The Stonehill College Department of Computer Science Statement on Academic Integrity

If you are taking a course from the Department of Computer Science, you should familiarize yourself with this statement, the College statement on Academic Integrity, and the College statement on Community Standards.

In short form, you must:

Violations will result in a formal Academic Integrity report submitted to the Dean of Academic Services and sanctions which may include: In long form:

You must indicate on your assignment any assistance you received.

In addition to providing proper citation -usually as part of the comments at the beginning of the program- it is also important to make sure that the assistance you receive consists of general advice that does not cross the boundary into having someone else write the actual code.

You must not share actual program code with other students.

It is fine to discuss ideas and strategies, but you should be careful to write your programs on your own. In particular, you should not ask anyone to give you a copy of their code or, conversely, give your code to another student who asks you for it. Similarly, you should not discuss your algorithmic strategies to such an extent that you and your collaborators end up turning in exactly the same code. Discuss ideas together, but do the coding on your own.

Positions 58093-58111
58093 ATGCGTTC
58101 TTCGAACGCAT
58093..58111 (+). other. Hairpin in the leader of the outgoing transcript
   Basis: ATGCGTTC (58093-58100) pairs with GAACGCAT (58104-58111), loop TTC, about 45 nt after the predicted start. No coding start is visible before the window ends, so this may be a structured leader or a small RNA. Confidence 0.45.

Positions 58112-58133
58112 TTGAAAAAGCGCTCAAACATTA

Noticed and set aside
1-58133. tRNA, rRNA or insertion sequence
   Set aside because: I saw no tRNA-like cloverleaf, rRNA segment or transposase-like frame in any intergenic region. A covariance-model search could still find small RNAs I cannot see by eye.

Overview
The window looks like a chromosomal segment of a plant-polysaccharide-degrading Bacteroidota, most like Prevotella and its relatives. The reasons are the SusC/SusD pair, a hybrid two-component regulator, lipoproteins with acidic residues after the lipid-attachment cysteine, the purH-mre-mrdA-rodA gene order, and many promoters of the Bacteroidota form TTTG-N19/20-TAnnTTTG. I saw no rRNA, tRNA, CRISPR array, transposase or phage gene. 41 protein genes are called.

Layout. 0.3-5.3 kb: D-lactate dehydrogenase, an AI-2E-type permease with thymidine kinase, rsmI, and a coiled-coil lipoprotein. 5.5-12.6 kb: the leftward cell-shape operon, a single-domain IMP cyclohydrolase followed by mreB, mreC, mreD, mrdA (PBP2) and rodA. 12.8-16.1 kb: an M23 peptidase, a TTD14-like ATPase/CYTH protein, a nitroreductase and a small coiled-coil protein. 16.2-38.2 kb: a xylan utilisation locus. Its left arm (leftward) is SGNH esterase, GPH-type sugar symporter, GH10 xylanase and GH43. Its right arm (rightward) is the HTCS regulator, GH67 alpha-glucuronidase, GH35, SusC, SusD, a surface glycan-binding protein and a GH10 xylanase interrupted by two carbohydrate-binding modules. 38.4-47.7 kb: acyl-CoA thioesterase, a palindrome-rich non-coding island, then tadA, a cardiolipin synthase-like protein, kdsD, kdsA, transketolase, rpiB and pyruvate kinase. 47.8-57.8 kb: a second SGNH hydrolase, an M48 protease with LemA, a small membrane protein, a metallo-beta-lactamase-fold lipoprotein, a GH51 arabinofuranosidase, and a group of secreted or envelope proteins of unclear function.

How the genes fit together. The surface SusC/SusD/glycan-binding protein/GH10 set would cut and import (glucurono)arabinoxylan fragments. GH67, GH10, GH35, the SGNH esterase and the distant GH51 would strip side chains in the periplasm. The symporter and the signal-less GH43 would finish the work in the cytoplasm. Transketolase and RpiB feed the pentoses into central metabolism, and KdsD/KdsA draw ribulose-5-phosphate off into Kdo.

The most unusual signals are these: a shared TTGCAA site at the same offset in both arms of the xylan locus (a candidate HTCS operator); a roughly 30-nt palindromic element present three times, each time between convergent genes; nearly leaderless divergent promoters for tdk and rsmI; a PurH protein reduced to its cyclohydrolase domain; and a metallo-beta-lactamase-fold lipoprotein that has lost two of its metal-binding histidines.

You must not look at solution sets or program code from other years.

The prohibition against looking at the actual code for a program has an important specific application in computer science courses. Developing a good programming assignment often takes years. When a new assignment is created, it invariably has problems that require a certain amount of polishing. To make sure that the assignments are as good as they can be the department reuses assignments over the years, incorporating a few changes each time to make them more effective.

You must be prepared to explain any program code you submit.

Whenever you seek help on an assignment, your goal should be improving your level of understanding and not simply getting your program to work. Suppose, for example, that someone responds to your request for help by showing you a couple of lines of code that do the job. Don't fall into the trap of thinking about that code as if it were a magical incantation-something you simply include in your program and don't have to understand. By doing so, you will be in no position to solve similar problems on exams or in a career after graduation.


The rules that make up the core of this statement were taken verbatim from the Stanford University Department of Computer Science Honor Code which can be found here.